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tax tips for freelance workers

7 Tax Tips for Freelance Workers

Freelance workers certainly don’t have it easy.

Many take on multiple jobs at once. They’re responsible for their own health care and retirement plans. And they have to deal with the taxes.

Yes, just about every type of worker has to pay taxes. But traditional full-time gigs at least take care of some of the clerical work behind it. Taxes for freelancers and independent contractors aren’t just different – they’re more complicated, more work-intensive and come up more often throughout the year than they do for traditional workers.

We’ll help you stay ahead with these tax tips for freelance workers:

7 Tax Tips for Freelance Workers

Know Your Tax Forms

At the onset, you need to fill out a separate W-9 for each company or person you work with. After that, company/person that has paid you more than $600 in a year will need to send you a 1099-Misc. If you only have one, maybe two freelance jobs, that’s no big deal. But if your line of work requires you to juggle several throughout the year, we suggest creating a checklist so you can keep track of all the various 1099s you’ll need to send in when you file. Companies and individuals are supposed to send you 1099s by early February, so you’ll need to start tracking down any forms you haven’t received by then.

Know Which Taxes You Need to Pay

Freelance workers need to pay regular income tax, but they also are responsible for self-employment taxes. Self-employment taxes, which go toward Social Security and Medicare, are 15.3% in 2021. Also importantly, freelancers typically don’t pay annually – instead, those who expect they’ll owe at least $1,000 in a year are responsible for paying estimated taxes on a quarterly basis. The worksheet in Form 1040-ES can help you determine what your estimated tax payments will be.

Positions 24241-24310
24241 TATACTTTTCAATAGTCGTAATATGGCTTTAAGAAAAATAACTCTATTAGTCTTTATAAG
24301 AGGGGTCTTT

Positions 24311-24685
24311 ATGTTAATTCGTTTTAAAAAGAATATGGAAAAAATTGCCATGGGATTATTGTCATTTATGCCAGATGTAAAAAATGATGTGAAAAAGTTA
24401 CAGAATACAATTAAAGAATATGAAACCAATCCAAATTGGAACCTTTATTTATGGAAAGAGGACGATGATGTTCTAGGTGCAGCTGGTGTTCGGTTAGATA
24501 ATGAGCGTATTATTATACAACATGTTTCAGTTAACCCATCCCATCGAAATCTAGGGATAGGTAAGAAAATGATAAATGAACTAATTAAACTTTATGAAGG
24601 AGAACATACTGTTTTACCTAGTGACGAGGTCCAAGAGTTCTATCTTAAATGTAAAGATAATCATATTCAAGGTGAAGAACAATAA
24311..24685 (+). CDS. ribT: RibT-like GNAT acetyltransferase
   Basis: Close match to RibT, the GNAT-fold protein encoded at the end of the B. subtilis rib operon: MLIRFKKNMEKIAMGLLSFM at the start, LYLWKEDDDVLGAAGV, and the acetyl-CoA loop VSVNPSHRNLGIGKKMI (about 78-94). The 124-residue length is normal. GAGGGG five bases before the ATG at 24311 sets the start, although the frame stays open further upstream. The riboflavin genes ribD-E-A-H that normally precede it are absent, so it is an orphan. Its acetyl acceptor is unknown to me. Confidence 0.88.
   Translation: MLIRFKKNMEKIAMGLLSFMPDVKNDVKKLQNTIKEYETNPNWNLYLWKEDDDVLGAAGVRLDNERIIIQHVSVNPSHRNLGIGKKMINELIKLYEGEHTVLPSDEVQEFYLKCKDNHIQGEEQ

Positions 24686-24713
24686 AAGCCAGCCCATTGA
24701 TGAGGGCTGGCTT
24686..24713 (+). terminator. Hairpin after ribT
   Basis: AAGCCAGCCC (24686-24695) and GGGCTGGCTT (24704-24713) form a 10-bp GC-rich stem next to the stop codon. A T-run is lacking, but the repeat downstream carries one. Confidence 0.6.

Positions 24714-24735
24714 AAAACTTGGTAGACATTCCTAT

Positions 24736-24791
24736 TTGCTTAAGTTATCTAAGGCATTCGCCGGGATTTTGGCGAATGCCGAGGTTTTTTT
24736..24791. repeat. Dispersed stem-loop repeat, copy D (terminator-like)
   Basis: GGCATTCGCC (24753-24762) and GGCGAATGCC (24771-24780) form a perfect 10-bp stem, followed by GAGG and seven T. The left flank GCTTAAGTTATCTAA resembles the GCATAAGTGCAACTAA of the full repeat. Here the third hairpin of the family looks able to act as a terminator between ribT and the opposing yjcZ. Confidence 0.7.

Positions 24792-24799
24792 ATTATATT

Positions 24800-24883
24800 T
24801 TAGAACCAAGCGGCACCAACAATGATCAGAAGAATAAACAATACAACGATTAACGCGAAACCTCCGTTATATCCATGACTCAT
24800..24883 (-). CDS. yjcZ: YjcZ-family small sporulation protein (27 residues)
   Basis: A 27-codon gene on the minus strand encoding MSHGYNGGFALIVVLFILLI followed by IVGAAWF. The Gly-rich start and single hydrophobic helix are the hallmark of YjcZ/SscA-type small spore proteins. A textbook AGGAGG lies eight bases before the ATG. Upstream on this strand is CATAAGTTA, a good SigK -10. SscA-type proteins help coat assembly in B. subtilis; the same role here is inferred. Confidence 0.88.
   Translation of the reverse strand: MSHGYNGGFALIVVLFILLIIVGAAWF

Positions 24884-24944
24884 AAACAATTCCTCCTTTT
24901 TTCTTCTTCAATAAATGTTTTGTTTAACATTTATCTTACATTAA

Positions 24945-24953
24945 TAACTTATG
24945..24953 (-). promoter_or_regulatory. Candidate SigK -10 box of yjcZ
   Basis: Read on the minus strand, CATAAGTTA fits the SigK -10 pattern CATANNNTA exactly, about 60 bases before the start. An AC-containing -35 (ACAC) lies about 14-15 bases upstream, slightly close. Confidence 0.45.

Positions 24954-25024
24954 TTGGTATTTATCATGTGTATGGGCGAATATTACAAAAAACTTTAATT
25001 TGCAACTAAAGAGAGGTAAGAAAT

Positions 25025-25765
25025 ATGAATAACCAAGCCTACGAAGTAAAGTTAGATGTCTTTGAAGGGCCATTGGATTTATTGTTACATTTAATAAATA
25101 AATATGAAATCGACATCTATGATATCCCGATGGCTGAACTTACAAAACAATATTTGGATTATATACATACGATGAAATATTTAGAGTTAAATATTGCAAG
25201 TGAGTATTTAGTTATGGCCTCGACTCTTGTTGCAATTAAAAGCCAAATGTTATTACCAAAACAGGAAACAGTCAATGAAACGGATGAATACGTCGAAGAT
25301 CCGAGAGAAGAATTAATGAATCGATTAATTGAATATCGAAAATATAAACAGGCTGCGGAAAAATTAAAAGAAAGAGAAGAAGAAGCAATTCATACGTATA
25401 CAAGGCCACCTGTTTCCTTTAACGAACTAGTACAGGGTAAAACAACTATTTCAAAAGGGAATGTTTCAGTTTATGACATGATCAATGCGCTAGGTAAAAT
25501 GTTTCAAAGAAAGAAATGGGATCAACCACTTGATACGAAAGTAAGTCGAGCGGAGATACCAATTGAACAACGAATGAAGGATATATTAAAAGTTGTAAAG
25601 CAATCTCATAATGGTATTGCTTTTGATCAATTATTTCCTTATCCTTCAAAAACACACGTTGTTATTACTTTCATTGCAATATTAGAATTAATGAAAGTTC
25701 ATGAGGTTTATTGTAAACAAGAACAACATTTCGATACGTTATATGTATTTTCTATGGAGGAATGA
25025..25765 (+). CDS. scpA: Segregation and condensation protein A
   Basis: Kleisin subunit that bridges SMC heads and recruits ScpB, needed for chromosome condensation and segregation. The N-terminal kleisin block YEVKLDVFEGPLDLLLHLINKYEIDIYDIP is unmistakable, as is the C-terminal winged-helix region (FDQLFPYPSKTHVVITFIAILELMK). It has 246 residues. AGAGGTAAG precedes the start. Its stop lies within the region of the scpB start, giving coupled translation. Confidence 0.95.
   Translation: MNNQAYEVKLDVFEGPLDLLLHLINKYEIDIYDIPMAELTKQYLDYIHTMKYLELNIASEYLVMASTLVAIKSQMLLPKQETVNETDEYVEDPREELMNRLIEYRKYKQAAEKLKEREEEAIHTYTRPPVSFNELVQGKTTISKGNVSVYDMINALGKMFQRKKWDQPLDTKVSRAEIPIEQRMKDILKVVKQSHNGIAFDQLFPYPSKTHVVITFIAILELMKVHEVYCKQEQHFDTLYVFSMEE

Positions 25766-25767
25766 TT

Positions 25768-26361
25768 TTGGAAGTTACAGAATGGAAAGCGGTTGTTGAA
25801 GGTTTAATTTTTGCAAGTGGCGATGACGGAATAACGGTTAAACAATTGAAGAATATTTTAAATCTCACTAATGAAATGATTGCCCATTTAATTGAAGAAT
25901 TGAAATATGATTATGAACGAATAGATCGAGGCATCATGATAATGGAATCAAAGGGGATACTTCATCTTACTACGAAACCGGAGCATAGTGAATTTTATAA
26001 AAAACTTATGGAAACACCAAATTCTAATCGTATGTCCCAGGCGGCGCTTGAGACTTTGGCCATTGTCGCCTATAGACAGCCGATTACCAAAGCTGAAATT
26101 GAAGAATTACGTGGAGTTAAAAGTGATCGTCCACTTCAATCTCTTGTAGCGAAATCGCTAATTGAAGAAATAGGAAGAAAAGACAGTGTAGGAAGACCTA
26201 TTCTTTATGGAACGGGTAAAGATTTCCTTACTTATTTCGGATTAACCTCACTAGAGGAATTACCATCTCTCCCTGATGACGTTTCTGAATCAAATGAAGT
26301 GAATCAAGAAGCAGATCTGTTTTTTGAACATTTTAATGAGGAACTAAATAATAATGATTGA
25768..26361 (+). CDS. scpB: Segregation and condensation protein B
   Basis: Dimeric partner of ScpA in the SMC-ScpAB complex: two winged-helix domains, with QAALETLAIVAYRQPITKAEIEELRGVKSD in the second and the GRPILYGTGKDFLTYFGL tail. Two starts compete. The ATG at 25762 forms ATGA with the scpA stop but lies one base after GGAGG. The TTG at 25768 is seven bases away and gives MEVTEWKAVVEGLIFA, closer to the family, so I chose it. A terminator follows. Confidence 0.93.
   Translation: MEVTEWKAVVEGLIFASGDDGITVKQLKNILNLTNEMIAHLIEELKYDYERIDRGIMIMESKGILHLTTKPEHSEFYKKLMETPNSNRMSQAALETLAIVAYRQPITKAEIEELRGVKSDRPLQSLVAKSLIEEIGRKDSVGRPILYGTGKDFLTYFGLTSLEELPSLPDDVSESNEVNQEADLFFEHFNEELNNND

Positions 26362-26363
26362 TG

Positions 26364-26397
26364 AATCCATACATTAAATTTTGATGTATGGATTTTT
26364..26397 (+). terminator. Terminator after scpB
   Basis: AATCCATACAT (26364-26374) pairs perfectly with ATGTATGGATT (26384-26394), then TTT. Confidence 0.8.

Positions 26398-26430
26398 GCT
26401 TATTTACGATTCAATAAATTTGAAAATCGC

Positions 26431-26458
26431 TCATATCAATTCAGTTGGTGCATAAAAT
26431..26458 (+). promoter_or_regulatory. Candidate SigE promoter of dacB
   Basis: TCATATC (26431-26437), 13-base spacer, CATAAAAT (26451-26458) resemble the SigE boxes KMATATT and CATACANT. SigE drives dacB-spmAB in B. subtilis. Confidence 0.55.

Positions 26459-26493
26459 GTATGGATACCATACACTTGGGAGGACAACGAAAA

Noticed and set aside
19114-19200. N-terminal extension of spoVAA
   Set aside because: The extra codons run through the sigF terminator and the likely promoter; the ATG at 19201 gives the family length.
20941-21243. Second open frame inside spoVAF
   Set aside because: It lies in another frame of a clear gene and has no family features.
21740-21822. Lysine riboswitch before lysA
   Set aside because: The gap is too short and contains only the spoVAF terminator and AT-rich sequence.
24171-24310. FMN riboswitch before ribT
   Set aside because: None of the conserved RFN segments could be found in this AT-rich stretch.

Save, Save, Save

Because you’re not only responsible for taking care of your own taxes (rather than having them automatically deducted from your paycheck), but you’re also responsible for paying them more often, you need to be disciplined about setting money aside. That means you need to set aside enough money each quarter so you can pay your estimated taxes. The smartest thing you can do is set aside that money each time you get paid. For instance, if you get paid each month, each month you should take out a third of what you’ll need to cover taxes for the quarter.

Know Your Schedule

Most freelancers operate as sole proprietors, which involves reporting income or loss on Schedule C (Form 1040). However, other entities might file a Schedule C, including businesses just reporting net profit, businesses without product inventory and businesses boasting less than $5,000 in expenses.

Know Which Deductions You’re Eligible For

IRS.gov has a full list of deductions that businesses are typically allowed to claim, but among them are things such as business use of your home or car, employee pay, retirement plans, interest and even certain taxes.

Keep Track of Everything

Because you could be eligible for a wide variety of deductions and credits, it pays to keep track of all of your receipts and other financial transactions. If you merely “guesstimate” when it comes time to pay your taxes, and your guess is significantly off, you could trigger an IRS audit – and potentially additional fees and penalties. Instead, log your expenses as they occur. Accounting software can help you record as you go.

Don’t Do It All Yourself

As a freelancer or independent contractor, your instinct might be to tackle everything on your own. Try to ignore that instinct. The tax hurdles you face are far higher and more numerous than traditional workers. So are the risks of penalties and audits.

The tax professionals at McManamon & Co. specialize in small to midsize businesses operating across a broad spectrum of industries. And we can help even the smallest of businesses – even freelancers – position themselves for a wide range of tax credits and deductions.

Don’t go it alone. Call McManamon at 440.892.9088 or contact us online today!

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